Bush Announces Veto of Waterboarding Ban

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By Dan Eggen
Washington Post Staff Writer
Saturday, March 8, 2008; 1:47 PM

President Bush vetoed Saturday legislation meant to ban the CIA from using waterboarding and other harsh interrogation tactics, saying it "would take away one of the most valuable tools on the war on terror."

"This is no time for Congress to abandon practices that have a proven track record of keeping America safe," Bush said in his weekly radio address.

Congress approved an intelligence authorization bill that contains the waterboarding provision on slim majorities, far short of the two-thirds needed to override a presidential veto.

Bush's long-expected veto reignites the Washington debate over the proper limits of U.S. interrogation policies and whether the CIA has engaged in torture by subjecting prisoners to severe tactics, including waterboarding, a type of simulated drowning.

The issue also has potential ramifications for Sen. John McCain (Ariz.), the presumptive Republican presidential nominee and a longtime critic of coercive interrogation tactics who nonetheless backed the Bush administration in opposing the CIA waterboarding ban. The Democratic presidential candidates, Sens. Hillary Rodham Clinton (N.Y.) and Barack Obama (Ill.), both support the ban, though neither was present for last month's Senate vote for the bill that Bush is to veto.

"It is shameful that George Bush and John McCain lack the courage to ban torture," said Democratic National Committee Chairman Howard Dean.

McCain has said that, while he opposes waterboarding, he agrees with the Bush administration that the CIA needs to be able to use tactics banned by the military but which fall short of torture or cruel treatment.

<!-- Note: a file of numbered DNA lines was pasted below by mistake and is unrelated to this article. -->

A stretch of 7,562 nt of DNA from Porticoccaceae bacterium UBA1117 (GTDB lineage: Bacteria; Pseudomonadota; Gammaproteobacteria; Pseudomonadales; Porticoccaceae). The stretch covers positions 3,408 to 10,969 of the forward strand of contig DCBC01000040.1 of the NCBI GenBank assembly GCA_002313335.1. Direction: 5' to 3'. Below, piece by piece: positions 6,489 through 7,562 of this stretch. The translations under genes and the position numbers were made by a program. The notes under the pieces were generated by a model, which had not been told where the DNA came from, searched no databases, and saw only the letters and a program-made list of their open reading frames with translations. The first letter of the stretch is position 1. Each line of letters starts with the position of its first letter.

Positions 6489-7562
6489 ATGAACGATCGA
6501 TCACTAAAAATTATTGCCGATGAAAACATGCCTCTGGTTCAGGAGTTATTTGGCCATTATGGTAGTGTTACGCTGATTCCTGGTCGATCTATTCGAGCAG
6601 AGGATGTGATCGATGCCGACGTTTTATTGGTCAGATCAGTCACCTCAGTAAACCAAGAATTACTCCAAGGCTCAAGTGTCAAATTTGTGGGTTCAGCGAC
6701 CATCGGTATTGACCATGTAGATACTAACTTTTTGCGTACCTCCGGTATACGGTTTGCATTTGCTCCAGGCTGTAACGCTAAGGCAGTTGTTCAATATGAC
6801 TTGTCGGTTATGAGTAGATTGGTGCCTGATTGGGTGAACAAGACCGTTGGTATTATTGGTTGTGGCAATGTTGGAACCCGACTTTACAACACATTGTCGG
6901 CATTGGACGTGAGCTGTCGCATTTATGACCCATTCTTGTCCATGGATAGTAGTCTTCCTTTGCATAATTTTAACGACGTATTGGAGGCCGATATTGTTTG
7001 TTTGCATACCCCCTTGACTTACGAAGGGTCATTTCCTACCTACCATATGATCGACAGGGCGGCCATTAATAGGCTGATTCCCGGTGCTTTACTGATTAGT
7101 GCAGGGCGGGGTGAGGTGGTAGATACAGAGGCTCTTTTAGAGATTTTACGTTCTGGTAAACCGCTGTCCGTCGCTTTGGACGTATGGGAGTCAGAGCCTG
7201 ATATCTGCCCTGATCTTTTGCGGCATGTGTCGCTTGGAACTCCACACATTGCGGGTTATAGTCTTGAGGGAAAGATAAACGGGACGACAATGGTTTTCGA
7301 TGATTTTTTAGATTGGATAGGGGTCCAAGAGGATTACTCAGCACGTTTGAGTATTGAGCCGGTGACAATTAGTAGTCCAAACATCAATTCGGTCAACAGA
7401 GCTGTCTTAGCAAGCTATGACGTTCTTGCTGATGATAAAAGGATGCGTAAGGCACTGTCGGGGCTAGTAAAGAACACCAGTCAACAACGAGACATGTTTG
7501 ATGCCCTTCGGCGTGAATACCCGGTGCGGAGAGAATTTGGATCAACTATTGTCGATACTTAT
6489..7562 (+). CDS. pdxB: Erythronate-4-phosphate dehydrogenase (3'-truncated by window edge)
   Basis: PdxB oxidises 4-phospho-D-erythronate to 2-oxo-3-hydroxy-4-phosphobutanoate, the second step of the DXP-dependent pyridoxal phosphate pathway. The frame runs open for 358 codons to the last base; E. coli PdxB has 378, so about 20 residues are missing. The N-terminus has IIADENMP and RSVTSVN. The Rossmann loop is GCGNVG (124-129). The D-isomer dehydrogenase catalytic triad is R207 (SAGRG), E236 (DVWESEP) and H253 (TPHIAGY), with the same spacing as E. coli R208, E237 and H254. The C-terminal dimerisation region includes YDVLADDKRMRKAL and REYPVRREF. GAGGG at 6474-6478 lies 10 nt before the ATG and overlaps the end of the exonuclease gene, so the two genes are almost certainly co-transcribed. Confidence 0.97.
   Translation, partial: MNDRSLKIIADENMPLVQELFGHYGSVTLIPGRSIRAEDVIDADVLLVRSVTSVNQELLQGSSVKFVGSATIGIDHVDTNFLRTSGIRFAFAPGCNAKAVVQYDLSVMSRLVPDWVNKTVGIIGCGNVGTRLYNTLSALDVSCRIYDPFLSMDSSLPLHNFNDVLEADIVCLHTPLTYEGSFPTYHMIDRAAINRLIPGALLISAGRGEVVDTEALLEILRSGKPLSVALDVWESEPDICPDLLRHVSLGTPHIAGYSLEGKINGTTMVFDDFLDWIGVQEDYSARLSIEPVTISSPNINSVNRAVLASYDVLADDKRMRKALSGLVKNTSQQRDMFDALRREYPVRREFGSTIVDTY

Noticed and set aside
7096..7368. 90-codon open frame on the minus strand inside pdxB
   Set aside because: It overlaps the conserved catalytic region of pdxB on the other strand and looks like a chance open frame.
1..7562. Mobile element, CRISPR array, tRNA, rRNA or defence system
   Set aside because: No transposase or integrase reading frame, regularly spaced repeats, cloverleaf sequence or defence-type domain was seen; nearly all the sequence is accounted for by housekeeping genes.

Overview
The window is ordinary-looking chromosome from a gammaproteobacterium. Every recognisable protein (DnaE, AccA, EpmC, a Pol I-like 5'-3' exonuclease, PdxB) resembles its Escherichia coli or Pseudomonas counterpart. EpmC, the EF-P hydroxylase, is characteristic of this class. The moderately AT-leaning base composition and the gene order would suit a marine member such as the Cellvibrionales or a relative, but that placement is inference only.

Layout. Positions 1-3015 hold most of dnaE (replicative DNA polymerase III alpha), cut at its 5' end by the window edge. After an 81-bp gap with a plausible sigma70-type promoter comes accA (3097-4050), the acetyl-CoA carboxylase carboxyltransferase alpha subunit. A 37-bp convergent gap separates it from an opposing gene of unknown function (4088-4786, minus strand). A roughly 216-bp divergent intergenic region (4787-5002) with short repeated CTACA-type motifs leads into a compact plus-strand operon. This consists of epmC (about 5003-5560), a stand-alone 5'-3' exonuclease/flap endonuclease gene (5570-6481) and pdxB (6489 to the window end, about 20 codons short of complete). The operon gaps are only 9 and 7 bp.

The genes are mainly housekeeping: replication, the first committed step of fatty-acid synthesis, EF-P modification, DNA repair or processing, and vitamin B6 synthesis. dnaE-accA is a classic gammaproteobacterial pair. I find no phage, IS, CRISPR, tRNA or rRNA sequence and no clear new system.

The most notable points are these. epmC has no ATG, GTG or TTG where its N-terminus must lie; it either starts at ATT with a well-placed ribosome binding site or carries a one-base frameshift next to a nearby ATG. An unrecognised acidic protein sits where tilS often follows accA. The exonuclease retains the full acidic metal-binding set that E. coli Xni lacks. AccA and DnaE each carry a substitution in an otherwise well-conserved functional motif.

The legislation would have limited the CIA to 19 less-aggressive tactics outlined in a U.S. Army field manual on interrogations. Besides ruling out waterboarding, that restriction would effectively ban temperature extremes, extended forced standing and other harsh methods that the CIA used on al-Qaeda prisoners after the Sept. 11, 2001, attacks.

The president said in his radio address that the agency needs to use tougher methods than the U.S. military to wrest information from terrorism suspects.

"Limiting the CIA's interrogation methods to those in the Army Field Manual would be dangerous because the manual is publicly available and easily accessible on the Internet. . . . If we were to shut down this program and restrict the CIA to methods in the Field Manual, we could lose vital information from senior al-Qaeda terrorists, and that could cost American lives," Bush said.

CIA Director Michael V. Hayden has also spoken out against the Senate bill and defended the methods as lawful and effective.

"The US Army and CIA clearly have different missions, different capabilities and therefore different procedures," Hayden wrote in a message sent Saturday to CIA employees. "CIA's program, atightly controlled and carefully administered national option that goes beyond the Army Field Manual, has been a lawful and effective response to the national security demands that terrorism imposes."


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